A scanning electron microscopy (SEM) investigation of pine (Pinus sylvestris) and oak (Quercus sp.) wood samples exposed to various types of natural degradation is presented with the aim of discussing the correct identification of multiple degradation signs in waterlogged wood. This is part of an experiment performed at the archeological site of Biskupin (Poland) to evaluate the dynamics of short-term wood degradation during reburial and the suitability of excavated wood as substrate for the fungal attack. The final aim is to support and inform the in situ conservation strategy currently applied to archeological woods. To replicate the burial conditions, wood samples were put into lake water and peat. The samples were removed from the burial environments after 4, 6, 8, and 10 years, and then exposed to laboratory-controlled attack by a brown rot fungus Coniophora puteana and a white rot fungus Coriolus versicolor. SEM images were acquired for all samples before and after the fungal attack. The results showed a slight degradation occurred in the burial environments (soft rot and bacteria). In addition, both typical and previously neglected features of fungal attack were observed, highlighting that the extent of the fungal decay varies according to the previous degree of wood degradation. Some comparisons are provided with archeological wood samples from the Biskupin site.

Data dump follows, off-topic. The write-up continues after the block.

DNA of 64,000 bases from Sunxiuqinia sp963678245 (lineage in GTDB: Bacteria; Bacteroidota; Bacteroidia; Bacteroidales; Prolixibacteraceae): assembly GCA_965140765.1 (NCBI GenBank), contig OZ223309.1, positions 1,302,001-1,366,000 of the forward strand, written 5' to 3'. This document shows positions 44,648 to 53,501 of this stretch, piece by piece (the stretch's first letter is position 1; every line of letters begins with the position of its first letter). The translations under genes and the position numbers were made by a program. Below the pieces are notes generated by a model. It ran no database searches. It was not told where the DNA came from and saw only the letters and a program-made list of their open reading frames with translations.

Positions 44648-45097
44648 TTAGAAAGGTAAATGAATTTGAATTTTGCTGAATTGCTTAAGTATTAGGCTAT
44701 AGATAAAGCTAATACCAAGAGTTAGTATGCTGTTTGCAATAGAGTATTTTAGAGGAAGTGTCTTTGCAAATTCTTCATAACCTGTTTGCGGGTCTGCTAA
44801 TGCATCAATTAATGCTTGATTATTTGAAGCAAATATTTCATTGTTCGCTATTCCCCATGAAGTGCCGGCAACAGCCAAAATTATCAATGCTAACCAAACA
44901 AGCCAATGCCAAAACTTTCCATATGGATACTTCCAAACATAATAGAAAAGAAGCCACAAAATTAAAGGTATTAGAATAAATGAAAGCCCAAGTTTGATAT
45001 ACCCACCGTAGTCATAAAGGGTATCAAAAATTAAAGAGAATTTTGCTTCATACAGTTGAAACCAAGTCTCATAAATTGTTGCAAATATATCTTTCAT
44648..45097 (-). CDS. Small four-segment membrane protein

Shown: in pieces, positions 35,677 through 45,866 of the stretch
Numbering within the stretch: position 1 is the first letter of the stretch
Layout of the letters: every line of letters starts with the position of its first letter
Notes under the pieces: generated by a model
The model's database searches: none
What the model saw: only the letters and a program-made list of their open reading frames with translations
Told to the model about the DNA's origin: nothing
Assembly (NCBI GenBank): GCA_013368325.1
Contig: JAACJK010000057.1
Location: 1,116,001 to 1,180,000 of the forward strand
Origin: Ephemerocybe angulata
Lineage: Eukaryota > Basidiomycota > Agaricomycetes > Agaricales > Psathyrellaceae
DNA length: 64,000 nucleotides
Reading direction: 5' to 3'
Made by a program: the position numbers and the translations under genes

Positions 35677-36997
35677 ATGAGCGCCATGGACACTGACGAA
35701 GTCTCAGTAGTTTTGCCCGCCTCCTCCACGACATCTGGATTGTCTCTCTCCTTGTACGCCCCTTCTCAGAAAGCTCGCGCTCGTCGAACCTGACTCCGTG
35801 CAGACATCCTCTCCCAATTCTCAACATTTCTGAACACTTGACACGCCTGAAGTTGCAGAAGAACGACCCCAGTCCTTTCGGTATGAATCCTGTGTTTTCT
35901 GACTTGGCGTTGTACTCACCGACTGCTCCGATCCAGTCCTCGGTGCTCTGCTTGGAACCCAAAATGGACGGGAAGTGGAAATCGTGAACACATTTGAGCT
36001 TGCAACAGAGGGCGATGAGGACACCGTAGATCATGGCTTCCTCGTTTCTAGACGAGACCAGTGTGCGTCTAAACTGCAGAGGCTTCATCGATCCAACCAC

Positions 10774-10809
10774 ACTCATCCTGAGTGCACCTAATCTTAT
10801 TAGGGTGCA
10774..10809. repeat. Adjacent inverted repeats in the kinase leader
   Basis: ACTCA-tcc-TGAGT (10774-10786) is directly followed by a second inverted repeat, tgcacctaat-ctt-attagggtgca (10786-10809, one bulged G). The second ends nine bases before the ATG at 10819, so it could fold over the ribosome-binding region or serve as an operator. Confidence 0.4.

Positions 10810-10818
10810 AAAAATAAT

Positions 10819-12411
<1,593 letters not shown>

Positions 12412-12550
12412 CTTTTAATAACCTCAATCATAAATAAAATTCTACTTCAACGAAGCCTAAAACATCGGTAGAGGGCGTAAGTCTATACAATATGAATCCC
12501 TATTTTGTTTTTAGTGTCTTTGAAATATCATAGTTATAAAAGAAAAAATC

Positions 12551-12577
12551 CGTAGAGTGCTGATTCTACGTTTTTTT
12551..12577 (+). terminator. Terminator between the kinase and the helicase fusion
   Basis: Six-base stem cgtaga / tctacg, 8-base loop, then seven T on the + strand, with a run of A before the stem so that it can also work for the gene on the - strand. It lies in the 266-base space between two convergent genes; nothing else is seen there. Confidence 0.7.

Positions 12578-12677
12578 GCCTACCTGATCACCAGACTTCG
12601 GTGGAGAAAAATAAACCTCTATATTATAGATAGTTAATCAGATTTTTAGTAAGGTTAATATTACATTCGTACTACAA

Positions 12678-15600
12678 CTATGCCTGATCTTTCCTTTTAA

Polistes paper wasps can be used to monitor trace metal contaminants, but the effects of pollution on the health of these insects are still unknown. We evaluated, in a south-eastern area of Spain, whether workers of Polistes dominula collected at urban and rural sites differ in health of midgut tissue and in fluctuating asymmetry, an estimate of developmental noise. We found that wasps collected at the urban sites had abundant lead (Pb)-containing spherites, which were less visible in wasps from the rural sites. Evident ultrastructural alterations in the epithelium of the midgut of the wasps collected at the urban sites included broken and disorganized microvilli, a high amount and density of heterochromatin in the nucleus of epithelial cells, cytoplasmic vacuolization and mitochondrial disruptions. Altogether, these findings suggest a negative effect on the transmembrane transport and a less efficient transcription. On the contrary, a healthy epithelium was observed in wasps from the rural sites. These differences may be preliminarily linked with levels of lead pollution, given that wasps from urban sites had double the Pb concentrations of wasps from rural sites. Level of fluctuating asymmetry was unrelated to wasp origin, thus suggesting no link between developmental noise and Pb-driven pollution.